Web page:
1’(1 ’ θ) » t
un + 1 =
˜ ˜
un . (15.18)
1 + θ» t
A

The factor A is called the ampli¬cation factor. To have a stable integration scheme
˜ ˜
the magnitude of un + 1 should be smaller than the magnitude of un , i.e. the pertur-
bation should not grow as time proceeds. Hence, stability requires |˜ n + 1 | ¤ |˜ n |,
u u
which holds if the ampli¬cation factor |A| ¤ 1.
Fig. 15.2 shows the ampli¬cation factor A as a function of » t with θ as a
parameter. For 0 ¤ θ < 0.5 the integration scheme is conditionally stable,
meaning that the time step t has to be chosen suf¬ciently small related to ».
In the multi-variable case the above corresponds to the requirement that, in case
0 ¤ θ < 0.5, » t should be small compared to the eigenvalues of the matrix A.
For 0.5 ¤ θ ¤ 1 the scheme is unconditionally stable, hence for any choice of
t a stable integration process results.



1.5


1


0.5

θ = 0.75
A 0
θ = 0.5

’0.5
θ = 0.25
’1

θ=0
’1.5
0 1 2 3 4 5
» ”t

Figure 15.2
Ampli¬cation factor A as a function of » t for various values of θ .
269 15.4 Spatial discretization

15.4 Spatial discretization

Following a similar derivation as in the previous chapter, the weak form is
obtained by multiplication of Eq. (15.1) with a suitable weighting function w,
performing an integration over = [ a, b], followed by an integration by parts:
‚u ‚u dw ‚u
dx + dx + dx = B,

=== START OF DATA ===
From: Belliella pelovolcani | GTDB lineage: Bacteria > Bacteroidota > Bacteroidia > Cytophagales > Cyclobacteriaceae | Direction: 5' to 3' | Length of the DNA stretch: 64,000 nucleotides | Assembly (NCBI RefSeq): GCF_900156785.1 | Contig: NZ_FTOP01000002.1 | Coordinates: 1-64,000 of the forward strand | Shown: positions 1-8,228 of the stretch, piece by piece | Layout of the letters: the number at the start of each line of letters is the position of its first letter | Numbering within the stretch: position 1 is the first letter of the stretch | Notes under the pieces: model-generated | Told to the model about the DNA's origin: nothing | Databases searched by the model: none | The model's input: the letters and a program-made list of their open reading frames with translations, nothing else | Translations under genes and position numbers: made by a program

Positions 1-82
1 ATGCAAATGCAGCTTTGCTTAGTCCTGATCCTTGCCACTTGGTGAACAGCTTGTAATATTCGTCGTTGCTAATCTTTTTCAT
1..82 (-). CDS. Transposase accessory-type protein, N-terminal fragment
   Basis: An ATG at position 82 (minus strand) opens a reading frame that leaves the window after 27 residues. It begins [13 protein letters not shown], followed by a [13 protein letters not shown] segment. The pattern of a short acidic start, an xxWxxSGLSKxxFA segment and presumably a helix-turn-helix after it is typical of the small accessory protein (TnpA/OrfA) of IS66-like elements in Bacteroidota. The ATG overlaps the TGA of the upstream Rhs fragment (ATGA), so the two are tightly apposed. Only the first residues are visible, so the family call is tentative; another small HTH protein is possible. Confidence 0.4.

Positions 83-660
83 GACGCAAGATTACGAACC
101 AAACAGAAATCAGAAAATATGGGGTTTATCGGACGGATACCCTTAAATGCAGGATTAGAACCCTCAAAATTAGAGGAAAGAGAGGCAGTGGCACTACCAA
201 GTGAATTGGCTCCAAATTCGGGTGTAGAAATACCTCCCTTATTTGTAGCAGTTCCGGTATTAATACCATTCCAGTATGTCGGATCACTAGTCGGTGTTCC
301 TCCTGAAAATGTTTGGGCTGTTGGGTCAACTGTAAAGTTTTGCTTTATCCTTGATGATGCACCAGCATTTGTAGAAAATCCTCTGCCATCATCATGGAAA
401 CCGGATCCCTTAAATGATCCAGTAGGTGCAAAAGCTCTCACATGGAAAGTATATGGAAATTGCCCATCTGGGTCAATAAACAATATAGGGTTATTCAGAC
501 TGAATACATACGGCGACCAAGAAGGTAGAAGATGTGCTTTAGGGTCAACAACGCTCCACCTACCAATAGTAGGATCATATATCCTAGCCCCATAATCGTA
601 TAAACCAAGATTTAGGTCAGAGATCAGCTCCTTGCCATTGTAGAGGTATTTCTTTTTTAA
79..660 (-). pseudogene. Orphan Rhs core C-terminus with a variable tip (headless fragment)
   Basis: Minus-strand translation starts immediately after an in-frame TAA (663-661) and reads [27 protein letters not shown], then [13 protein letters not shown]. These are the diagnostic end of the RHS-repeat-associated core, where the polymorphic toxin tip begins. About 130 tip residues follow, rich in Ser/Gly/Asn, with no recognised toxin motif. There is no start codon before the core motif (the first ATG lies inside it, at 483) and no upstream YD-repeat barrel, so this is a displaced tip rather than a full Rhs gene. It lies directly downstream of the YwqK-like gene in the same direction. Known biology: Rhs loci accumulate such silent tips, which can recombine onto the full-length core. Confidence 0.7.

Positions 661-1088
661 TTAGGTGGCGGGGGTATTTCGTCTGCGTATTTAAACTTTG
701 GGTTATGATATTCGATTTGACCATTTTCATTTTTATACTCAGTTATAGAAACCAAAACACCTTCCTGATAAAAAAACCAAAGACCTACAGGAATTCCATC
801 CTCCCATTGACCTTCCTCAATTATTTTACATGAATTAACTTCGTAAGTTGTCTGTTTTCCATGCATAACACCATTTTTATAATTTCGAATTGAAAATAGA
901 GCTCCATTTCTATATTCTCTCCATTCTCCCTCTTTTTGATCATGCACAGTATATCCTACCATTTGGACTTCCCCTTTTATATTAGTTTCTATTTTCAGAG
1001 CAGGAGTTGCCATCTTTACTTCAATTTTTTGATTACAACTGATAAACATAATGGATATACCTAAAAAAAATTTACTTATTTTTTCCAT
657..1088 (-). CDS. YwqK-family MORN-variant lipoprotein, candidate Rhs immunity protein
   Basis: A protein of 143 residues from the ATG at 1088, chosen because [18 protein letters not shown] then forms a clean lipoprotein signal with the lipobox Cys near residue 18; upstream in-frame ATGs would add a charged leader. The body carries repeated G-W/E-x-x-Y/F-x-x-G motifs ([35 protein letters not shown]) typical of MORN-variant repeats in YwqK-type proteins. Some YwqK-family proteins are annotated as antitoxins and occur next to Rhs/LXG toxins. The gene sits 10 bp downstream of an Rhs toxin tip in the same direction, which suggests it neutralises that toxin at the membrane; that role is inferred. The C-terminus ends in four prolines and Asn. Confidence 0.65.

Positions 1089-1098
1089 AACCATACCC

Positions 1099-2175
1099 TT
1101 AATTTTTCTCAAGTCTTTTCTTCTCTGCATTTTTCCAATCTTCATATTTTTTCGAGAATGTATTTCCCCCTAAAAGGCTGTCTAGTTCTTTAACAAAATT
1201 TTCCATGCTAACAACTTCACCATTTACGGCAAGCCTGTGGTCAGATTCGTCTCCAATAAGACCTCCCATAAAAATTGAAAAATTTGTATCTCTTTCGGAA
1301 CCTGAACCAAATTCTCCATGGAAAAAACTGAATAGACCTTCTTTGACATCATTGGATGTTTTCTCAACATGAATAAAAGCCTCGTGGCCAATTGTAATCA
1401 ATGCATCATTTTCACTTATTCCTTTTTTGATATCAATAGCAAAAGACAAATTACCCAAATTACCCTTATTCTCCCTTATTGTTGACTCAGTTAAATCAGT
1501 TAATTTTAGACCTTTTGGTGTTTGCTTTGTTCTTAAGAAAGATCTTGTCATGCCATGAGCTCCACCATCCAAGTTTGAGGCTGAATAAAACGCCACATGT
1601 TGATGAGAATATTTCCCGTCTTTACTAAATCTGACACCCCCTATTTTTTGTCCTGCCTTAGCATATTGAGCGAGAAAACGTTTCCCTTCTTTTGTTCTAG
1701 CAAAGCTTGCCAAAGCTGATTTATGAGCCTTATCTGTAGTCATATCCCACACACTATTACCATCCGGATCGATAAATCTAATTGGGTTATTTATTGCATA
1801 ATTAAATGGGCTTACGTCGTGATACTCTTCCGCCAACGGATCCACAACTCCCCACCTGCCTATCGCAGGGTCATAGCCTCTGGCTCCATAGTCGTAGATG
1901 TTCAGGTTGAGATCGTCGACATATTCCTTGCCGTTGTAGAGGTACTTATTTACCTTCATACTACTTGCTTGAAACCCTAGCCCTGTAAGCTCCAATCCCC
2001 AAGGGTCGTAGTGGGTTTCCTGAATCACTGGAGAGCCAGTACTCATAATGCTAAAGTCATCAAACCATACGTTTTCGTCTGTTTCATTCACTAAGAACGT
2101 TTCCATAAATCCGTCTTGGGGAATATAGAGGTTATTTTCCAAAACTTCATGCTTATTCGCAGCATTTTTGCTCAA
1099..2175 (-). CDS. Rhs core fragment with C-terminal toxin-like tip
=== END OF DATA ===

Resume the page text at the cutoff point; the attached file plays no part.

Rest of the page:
w wv c (15.19)
‚t ‚x dx ‚x
where the right-hand side term B results from the integration by parts:
‚u ‚u
B = w( b) c ’ w( a) c . (15.20)
‚x ‚x
x=b x=a
Notice that no partial integration of the convective term has been performed. The
discrete set of equations, according to Eq. (15.19), is derived by subdivision of the
domain in elements and by discretization at element level according to
uh ( x, t) | = N T ( x) ue ( t) , wh ( x) | = N T ( x) we ( t) . (15.21)

∼ ∼ ∼
e e

Note that the shape functions N are a function of the spatial coordinate x only and

not of the time t. The nodal values of uh , at element level stored in the column
ue , however, do depend on the time t. Substitution of Eq. (15.21) into Eq. (15.19)

yields
Nel
dN T
du
N N dx ∼e + wT
wT T
N a ∼ dx ue
∼e ∼e ∼
∼∼ ∼
dt dx
e e
e=1
dN dN T
+ = B.
wT ∼
c ∼ dx ue (15.22)
∼e ∼
dx dx
e

With

Me = N N T dx, (15.23)
∼∼
e

and
dN T dN dN T
Ke = N a ∼ dx + ∼
c ∼ dx, (15.24)

dx dx dx
e e

Eq. (15.22) can be written as
Nel
due
+ K e ue = B.
wT M e ∼
(15.25)
∼e ∼
dt
e=1

After the usual assembly process this is written in global quantities:
du
+ K u = wT f ,
wT M ∼
(15.26)

∼ ∼∼
dt
The one-dimensional convection-diffusion equation
270

where f results from the contribution of B (see Section 14.5). This equation has to

be satis¬ed for all w, hence


du
+ K u = f.

M (15.27)
∼ ∼
dt
This is a set of ¬rst-order differential equations having a similar structure as Eq.
(15.11). Therefore, application of the θ-scheme for temporal discretization yields
1 1
M’(1 ’ θ) K un + f θ ,
M + θK un + 1 = (15.28)
∼ ∼ ∼
t t
with
f θ = θf n + 1 +(1 ’ θ) f n . (15.29)
∼ ∼ ∼

Clearly, in the steady case the set of equations, Eqs. (15.27), reduces to
K u = f. (15.30)
∼ ∼

Example 15.2 Consider the steady convection-diffusion problem, according to
du d du
=
v c ,
dx dx dx
with the following parameter setting:
= [ 0 1]
: x = 0 and x = 1
u
=…